An Egg, A Bean and a Crumpet

A Bean and a Crumpet were in the smoking room of the Drones Club having a quick one before lunch, when an Egg who had been seated at the writing table in the corner rose and approached them.

‘How many “r’s” in “intolerable”? he asked.

‘Two,’ said the Crumpet. ‘Why?’

‘I am writing a strong letter to the Committee,’ explained the Egg, ‘drawing their attention to the intolerable … Great Scott!’ he cried, breaking off. ‘There he goes again!’

‘All’s Well with Bingo’

from Eggs, Beans and Crumpets

Eggs, Beans and Crumpets by P.G. Wodehouse

When I started this Weekly Wodehouse wheeze, I had a vague idea of quoting a little bit of ‘his master’s voice’, to share with Plum lovers and newcomers alike, followed by a few short words of my own, expanding on the theme – a chance to develop my own writing.

But.

Re-reading Wodehouse for suitable quotes, I’m struggling to contain myself to quoting just a paragraph… or two. Wodehouse may be quotable, but it’s infernally difficult to draw a firm line and stop quoting. Today for example, I have been reading ‘All’s Well with Bingo’ from Eggs, Beans and Crumpets, which opens as quoted above. It continues as follows:

A spasm contorted his face. Outside in the passage a fresh young voice had burst into a gay song with a good deal of vo-de-o-de-o about it. The Bean cocked an attentive ear as it died away in the direction of the dining room.

‘Who is this linnet?’ he inquired.

Bingo Little, blast him. He’s always singing nowadays. That’s what I’m writing my strong letter to the Committee about – the intolerable  nuisance of this incessant heartiness of his. Because it isn’t only his singing. He slaps backs. Only yesterday he came sneaking up behind me in the bar and sloshed me between the shoulder blades, saying “Aha!” as he did so. Might have choked me. How many “s’s ” in “incessant”?’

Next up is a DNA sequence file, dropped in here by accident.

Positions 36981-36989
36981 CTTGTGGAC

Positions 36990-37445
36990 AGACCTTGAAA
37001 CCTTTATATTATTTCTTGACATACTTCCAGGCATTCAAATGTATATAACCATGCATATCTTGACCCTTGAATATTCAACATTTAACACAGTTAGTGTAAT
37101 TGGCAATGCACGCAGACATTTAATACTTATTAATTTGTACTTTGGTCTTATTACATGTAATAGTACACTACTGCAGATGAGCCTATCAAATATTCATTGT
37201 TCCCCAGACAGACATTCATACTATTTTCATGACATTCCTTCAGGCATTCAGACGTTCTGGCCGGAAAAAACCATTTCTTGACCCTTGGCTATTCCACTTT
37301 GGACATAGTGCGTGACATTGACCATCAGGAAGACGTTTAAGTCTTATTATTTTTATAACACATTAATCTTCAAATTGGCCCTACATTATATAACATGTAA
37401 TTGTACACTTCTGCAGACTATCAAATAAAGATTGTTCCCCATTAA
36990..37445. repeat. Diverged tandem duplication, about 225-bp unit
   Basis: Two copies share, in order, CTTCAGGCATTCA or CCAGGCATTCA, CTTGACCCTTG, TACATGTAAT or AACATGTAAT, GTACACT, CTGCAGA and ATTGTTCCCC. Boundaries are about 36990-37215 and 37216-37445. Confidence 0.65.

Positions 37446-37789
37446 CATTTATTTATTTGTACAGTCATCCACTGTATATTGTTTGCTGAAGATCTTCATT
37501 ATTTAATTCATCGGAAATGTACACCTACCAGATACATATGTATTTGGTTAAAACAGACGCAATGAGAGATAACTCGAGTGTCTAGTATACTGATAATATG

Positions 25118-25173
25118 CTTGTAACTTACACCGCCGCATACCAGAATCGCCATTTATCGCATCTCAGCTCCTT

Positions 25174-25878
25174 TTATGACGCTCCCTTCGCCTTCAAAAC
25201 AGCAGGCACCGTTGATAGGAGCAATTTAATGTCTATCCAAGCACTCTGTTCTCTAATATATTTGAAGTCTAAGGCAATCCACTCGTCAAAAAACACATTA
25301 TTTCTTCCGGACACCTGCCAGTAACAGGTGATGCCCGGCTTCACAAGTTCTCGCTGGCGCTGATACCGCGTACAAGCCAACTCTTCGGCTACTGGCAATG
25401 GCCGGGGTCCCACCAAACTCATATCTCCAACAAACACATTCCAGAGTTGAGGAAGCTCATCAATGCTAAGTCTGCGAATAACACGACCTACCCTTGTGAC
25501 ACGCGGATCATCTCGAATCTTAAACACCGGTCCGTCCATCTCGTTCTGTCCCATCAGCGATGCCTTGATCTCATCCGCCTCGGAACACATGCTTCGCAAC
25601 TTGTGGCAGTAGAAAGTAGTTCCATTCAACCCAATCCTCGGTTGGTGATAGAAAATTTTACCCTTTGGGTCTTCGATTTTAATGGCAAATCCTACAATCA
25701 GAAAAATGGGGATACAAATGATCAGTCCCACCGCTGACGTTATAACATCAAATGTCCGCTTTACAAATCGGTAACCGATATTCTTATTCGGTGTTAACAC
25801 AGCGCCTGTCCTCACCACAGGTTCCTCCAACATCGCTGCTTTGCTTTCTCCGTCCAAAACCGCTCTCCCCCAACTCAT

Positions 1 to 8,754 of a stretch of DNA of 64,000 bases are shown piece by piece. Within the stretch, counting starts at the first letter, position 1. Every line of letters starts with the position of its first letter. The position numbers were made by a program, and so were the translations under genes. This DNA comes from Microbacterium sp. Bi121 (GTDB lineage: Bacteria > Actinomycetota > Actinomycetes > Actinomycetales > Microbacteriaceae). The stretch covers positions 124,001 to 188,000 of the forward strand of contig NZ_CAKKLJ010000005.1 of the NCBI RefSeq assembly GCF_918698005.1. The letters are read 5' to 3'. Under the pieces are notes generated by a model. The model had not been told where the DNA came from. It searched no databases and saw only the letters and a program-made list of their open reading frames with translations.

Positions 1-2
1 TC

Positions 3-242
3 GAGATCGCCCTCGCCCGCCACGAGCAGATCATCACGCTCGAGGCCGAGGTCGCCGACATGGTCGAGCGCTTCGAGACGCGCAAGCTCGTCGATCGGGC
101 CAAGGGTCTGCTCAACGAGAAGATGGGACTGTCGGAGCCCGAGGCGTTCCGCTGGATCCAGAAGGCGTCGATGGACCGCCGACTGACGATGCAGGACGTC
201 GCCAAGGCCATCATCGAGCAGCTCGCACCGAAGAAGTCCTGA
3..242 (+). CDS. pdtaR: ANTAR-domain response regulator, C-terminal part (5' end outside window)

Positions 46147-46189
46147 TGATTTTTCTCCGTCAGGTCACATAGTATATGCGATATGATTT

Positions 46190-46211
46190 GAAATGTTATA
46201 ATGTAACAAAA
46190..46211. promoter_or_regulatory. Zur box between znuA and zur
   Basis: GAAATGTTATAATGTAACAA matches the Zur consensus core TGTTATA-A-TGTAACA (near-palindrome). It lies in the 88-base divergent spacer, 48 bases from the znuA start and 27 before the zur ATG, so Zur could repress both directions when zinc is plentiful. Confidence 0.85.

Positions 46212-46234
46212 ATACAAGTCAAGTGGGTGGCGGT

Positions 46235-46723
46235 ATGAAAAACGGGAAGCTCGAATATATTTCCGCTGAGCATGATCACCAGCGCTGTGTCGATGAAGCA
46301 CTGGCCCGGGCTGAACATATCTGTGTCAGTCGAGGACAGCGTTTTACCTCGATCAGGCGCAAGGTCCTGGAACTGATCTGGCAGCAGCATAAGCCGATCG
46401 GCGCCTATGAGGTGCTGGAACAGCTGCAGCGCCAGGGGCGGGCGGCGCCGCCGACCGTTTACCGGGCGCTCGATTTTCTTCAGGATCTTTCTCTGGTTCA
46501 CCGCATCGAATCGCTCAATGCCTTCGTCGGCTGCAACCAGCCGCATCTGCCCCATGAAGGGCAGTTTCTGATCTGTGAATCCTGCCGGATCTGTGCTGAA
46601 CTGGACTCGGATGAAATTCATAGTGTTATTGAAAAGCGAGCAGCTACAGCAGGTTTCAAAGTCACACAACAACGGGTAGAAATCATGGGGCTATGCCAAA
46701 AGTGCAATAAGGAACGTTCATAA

‘Three,’ said the Crumpet.

‘Thanks,’ said the Egg.

He returned to the writing table. The Bean seemed perplexed.

“Odd,’ he said. ‘Very odd. How do you account for young Bingo carrying on like this?’

‘Just joie de vivre.

‘But he’s married. Didn’t he marry some female novelist or other?’

‘That’s right. Rosie M. Banks, authoress of Only a Factory Girl, Merveyne Keene, Clubman,Twas Once in May, and other works. You see her name everywhere. I understand she makes a packet with the pen.

‘I didn’t know married men had any joie de vivre.’

And this is just the beginning.What can I add to the conversation, once Wodehouse has woven his magic? Better to sit back and enjoy.

HP

4 thoughts on “An Egg, A Bean and a Crumpet”

  1. I have come across your delightful blog while reading “Young Men in Spats.” I remember that in one book, Wodehouse gave definitions for bean, egg, and crumpet. Do you happen to know which book this is?
    Thank you!

    Liked by 1 person

      1. What ho, Honoria, take a day off — it’s NTP Murphy to the rescue. Egg, bean and crumpet are all, he says, 19th century slang for a man’s head, and by transference to the man as well. (P173, Vol 2 of his Wodehouse Handbook. Pip, pip to you and Michelle.

        Liked by 1 person

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